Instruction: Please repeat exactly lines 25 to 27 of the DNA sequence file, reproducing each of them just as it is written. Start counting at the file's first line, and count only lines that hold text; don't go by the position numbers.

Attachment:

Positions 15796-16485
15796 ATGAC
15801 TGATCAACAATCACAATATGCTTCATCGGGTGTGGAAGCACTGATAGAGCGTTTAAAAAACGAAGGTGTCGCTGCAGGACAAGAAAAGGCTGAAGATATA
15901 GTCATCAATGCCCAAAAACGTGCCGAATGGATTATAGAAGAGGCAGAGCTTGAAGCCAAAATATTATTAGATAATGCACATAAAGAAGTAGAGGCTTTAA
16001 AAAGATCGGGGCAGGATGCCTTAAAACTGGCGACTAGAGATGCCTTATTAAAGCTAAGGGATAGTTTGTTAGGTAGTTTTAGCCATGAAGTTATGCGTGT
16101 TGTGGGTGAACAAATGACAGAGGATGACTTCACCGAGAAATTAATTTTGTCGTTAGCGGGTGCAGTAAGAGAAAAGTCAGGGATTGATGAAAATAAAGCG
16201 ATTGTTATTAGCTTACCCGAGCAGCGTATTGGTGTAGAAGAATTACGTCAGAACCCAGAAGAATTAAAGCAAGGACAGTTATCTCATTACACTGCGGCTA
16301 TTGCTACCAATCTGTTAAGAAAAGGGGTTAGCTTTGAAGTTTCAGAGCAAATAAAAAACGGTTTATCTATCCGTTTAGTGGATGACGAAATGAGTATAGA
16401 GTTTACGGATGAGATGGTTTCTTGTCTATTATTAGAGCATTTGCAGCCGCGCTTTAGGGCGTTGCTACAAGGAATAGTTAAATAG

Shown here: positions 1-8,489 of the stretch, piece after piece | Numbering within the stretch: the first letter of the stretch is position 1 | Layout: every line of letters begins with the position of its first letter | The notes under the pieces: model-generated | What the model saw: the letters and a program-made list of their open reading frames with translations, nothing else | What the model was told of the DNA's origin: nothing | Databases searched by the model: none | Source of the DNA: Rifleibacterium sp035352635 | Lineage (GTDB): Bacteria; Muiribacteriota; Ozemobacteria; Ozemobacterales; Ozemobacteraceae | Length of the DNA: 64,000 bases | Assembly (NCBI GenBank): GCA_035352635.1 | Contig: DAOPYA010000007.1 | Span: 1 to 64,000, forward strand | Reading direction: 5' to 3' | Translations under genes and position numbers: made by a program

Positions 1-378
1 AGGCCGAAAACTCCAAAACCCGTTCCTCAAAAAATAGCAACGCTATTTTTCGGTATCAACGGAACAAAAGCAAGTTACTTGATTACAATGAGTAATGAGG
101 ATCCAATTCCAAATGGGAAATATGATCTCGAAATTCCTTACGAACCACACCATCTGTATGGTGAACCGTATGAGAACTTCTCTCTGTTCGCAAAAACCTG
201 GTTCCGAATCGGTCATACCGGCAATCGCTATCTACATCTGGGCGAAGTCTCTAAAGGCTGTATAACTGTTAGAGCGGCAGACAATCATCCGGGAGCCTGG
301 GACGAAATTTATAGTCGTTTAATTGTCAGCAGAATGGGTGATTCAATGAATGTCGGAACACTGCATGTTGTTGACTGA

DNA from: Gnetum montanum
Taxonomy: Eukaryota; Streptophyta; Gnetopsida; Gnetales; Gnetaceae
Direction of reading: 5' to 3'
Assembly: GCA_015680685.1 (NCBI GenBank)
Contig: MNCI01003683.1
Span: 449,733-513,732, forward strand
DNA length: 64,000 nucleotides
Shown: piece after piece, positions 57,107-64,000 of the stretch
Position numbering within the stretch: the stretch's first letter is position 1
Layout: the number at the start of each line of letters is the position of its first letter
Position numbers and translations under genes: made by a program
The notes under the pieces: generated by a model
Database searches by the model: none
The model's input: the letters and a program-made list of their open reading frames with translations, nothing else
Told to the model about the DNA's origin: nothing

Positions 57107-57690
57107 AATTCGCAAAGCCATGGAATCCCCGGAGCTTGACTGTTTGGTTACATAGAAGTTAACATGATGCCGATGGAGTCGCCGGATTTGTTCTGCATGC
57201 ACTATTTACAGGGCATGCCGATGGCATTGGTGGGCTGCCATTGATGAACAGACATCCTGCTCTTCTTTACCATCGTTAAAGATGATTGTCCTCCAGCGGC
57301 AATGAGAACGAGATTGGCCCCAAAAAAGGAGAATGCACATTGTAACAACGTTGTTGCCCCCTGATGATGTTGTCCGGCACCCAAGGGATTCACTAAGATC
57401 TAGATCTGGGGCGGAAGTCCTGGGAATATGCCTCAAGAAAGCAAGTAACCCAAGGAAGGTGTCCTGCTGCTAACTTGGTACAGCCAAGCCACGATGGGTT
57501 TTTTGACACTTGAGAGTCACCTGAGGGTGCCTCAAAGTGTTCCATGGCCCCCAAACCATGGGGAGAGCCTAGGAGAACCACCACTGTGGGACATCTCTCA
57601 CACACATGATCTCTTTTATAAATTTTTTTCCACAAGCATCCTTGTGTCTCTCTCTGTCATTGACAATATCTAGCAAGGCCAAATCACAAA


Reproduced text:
Layout: the number at the start of each line of letters is the position of its first letter
Position numbers and translations under genes: made by a program
The notes under the pieces: generated by a model